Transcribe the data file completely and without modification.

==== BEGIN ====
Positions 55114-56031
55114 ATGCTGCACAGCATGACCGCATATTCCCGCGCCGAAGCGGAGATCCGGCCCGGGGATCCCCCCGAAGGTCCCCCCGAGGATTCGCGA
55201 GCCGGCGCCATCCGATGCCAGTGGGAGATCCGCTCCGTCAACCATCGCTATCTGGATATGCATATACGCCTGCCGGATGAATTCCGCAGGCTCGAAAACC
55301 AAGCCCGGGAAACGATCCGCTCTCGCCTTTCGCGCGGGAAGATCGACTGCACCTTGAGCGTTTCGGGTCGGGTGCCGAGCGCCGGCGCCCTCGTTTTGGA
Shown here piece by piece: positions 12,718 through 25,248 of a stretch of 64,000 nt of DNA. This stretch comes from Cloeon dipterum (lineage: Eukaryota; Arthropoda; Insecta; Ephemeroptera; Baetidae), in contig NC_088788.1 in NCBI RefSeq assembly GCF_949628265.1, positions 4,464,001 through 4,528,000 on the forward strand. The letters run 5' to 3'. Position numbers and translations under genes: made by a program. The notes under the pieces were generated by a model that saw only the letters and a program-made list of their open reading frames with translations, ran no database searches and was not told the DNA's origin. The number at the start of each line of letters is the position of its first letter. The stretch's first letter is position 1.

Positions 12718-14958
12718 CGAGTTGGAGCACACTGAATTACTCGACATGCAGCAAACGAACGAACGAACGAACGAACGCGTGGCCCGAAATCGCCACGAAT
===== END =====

Positions 55114-56031
55114 ATGCTGCACAGCATGACCGCATATTCCCGCGCCGAAGCGGAGATCCGGCCCGGGGATCCCCCCGAAGGTCCCCCCGAGGATTCGCGA
55201 GCCGGCGCCATCCGATGCCAGTGGGAGATCCGCTCCGTCAACCATCGCTATCTGGATATGCATATACGCCTGCCGGATGAATTCCGCAGGCTCGAAAACC
55301 AAGCCCGGGAAACGATCCGCTCTCGCCTTTCGCGCGGGAAGATCGACTGCACCTTGAGCGTTTCGGGTCGGGTGCCGAGCGCCGGCGCCCTCGTTTTGGA
Shown here piece by piece: positions 12,718 through 25,248 of a stretch of 64,000 nt of DNA. This stretch comes from Cloeon dipterum (lineage: Eukaryota; Arthropoda; Insecta; Ephemeroptera; Baetidae), in contig NC_088788.1 in NCBI RefSeq assembly GCF_949628265.1, positions 4,464,001 through 4,528,000 on the forward strand. The letters run 5' to 3'. Position numbers and translations under genes: made by a program. The notes under the pieces were generated by a model that saw only the letters and a program-made list of their open reading frames with translations, ran no database searches and was not told the DNA's origin. The number at the start of each line of letters is the position of its first letter. The stretch's first letter is position 1.

Positions 12718-14958
12718 CGAGTTGGAGCACACTGAATTACTCGACATGCAGCAAACGAACGAACGAACGAACGAACGCGTGGCCCGAAATCGCCACGAAT